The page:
Gimbutas, Marija (1921–1994)

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Gimbutas, Marija (1921–1994)

Lithuanian-born archaeologist and educator who shaped much of the field of pre-Indo-European archaeology (7000–3000 bce). Born Marija Alseika in Vilnius, Lithuania, on January 23, 1921; died of cancer in Los Angeles, California, in 1994; daughter of Daniel and Veronica (Janulaitis) Alseika; Vilnius University, M.A., 1942; Tubingen University in Germany, Ph.D. in archaeology, 1946; married Jurgis Gimbutas, in 1942; children: three daughters.

Selected works:

Goddesses and Gods of Old Europe (1974); The Language of the Goddess (1989); The Civilization of the Goddess (1991); The Living Goddess (1999).

Born in 1921 and educated in Vilnius, Lithuania, Marija Gimbutas received a doctorate in archaeology from Tubingen University in Germany. In 1949, she immigrated to the United States where she undertook post-graduate work at Harvard University. Gimbutas joined the University of California at Los Angeles (UCLA) in 1963 and served as professor of European archaeology until her retirement in 1990. During this time, she directed five major archaeological excavations in southeastern Europe and was the author of 20 books and more than 200 articles on European prehistory and folklore. She was also considered an authority on the Prehistoric incursions of Indo-European-speaking people into Europe and the ways in which they changed society there.

Most notable among her books are Goddesses and Gods of Old Europe (1974), The Language of the Goddess (1989), and The Civilization of the Goddess (1991), the last being the most comprehensive of the three. Together, these works present an interpretation of the Neolithic period of Europe that challenges traditional views of prehistoric societies. Her most controversial thesis suggests that the world was at peace during the Stone Age, when goddesses were worshipped and societies were centered around women; this harmony was then shattered by patriarchal invaders and the subsequent worship of warlike gods. Through her studies and interdisciplinary approach, Gimbutas created a new field called archeomythology. Although skepticism about her thesis was widespread among scholars, it was embraced by many feminists and by the renowned mythologist Joseph Campbell.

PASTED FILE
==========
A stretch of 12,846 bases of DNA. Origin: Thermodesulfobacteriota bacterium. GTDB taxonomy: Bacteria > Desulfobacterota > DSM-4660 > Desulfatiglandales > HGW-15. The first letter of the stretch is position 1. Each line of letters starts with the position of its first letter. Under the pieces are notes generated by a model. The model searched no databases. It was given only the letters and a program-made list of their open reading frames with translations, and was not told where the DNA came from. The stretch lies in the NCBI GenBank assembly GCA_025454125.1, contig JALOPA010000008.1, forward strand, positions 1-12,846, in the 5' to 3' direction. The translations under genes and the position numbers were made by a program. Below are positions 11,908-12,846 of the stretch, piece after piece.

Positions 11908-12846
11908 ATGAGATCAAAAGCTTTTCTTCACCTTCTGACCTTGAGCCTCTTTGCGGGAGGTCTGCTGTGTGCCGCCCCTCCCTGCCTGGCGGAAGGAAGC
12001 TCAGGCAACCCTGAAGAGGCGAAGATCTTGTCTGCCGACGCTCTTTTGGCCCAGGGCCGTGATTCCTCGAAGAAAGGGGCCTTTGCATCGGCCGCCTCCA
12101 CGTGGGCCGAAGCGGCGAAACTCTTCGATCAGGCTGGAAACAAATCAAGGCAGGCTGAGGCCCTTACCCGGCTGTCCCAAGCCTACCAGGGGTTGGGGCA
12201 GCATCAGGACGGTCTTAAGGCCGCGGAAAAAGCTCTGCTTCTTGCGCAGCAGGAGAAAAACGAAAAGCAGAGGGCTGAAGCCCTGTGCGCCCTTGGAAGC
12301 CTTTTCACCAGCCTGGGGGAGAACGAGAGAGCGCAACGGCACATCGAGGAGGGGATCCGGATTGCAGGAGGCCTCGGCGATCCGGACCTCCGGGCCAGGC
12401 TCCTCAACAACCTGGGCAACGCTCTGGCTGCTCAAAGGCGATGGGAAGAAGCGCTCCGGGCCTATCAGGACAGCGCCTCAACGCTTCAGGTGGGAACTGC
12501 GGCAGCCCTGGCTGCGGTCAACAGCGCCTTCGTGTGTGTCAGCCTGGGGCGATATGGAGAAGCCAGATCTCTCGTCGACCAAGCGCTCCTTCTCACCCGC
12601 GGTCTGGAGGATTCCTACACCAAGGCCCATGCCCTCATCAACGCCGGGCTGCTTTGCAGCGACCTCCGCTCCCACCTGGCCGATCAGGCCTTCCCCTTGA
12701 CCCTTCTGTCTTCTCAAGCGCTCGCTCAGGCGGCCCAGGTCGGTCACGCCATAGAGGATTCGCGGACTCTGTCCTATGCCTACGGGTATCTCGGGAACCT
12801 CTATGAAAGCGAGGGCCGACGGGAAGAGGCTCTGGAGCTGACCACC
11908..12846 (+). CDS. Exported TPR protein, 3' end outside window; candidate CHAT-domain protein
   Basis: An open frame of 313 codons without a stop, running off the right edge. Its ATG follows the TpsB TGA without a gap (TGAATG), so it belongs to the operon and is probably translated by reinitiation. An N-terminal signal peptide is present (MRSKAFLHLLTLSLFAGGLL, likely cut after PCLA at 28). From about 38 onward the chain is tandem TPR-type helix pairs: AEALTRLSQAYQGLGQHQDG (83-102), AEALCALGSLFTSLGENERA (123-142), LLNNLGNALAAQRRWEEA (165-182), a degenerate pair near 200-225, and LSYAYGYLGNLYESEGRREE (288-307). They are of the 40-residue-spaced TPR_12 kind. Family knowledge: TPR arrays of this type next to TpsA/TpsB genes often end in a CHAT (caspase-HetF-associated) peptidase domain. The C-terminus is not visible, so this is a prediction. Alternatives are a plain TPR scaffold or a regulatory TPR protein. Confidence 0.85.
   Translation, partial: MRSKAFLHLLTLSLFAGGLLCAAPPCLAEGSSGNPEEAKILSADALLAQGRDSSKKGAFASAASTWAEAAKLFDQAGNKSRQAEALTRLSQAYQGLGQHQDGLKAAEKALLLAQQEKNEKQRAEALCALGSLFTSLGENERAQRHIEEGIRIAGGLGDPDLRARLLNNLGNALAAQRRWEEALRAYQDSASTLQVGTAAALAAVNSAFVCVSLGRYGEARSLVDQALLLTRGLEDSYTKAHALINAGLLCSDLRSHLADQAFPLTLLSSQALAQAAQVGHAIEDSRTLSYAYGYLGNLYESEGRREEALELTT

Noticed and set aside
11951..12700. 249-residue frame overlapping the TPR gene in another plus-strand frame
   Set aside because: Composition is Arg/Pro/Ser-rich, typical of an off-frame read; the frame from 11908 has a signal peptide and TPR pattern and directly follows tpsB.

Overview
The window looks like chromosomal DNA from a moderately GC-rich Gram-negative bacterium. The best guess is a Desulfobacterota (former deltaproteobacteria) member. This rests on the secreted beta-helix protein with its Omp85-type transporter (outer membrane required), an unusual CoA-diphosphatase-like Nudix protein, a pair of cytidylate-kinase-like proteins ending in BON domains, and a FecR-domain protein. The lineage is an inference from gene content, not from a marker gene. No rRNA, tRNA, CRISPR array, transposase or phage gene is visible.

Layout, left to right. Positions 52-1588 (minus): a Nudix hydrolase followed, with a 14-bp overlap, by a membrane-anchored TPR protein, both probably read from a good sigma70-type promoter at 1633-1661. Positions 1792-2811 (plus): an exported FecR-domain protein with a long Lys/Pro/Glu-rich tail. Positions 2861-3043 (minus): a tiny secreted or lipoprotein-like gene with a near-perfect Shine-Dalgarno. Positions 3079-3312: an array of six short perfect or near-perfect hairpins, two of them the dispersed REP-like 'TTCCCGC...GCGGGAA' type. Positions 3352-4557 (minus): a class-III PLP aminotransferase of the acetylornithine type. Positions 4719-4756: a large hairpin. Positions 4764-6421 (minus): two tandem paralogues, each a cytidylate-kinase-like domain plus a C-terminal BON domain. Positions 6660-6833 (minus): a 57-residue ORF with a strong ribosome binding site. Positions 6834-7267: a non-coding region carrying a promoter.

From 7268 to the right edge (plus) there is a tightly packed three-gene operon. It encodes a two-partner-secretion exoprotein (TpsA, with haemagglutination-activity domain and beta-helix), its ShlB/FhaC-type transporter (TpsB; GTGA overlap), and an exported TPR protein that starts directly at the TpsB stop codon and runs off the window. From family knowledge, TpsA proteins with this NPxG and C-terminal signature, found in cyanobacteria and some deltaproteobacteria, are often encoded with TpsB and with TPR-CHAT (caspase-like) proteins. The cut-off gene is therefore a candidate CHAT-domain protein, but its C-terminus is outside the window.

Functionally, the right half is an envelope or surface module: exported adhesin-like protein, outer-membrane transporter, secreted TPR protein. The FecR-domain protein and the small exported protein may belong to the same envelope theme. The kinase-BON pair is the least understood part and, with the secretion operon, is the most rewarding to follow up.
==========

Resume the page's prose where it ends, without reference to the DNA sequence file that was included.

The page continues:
Commenting on Gimbutas' book The Language of the Goddess, historian Gerda Lerner of the University of Wisconsin said that although her theory could never be proven it could "challenge, inspire and fascinate" simply by presenting an alternative to male-centered explanations. Gimbutas died of cancer in Los Angeles in 1994, age 73. Before her death, she had been working on The Living Goddess, a distillation of her life's work. Edited by Miriam Robbins , the book was published in 1999. "As in her previous work," noted a reviewer for Publishers Weekly, "Gimbutas's aesthetic and spiritual sensitivity adds a depth unusual in archeological writing. This book is a major contribution to cultural history, especially the history of religion; clearly no one but Gimbutas could have produced this masterful contribution to the archeomythology of Europe."


The Day [New London]. February 4, 1994.

Publishers Weekly. March 15, 1999, p. 39.

suggested reading:

Gimbutas, Marija. The Living Goddess. Edited by Miriam Robbins. University of California, 1999.

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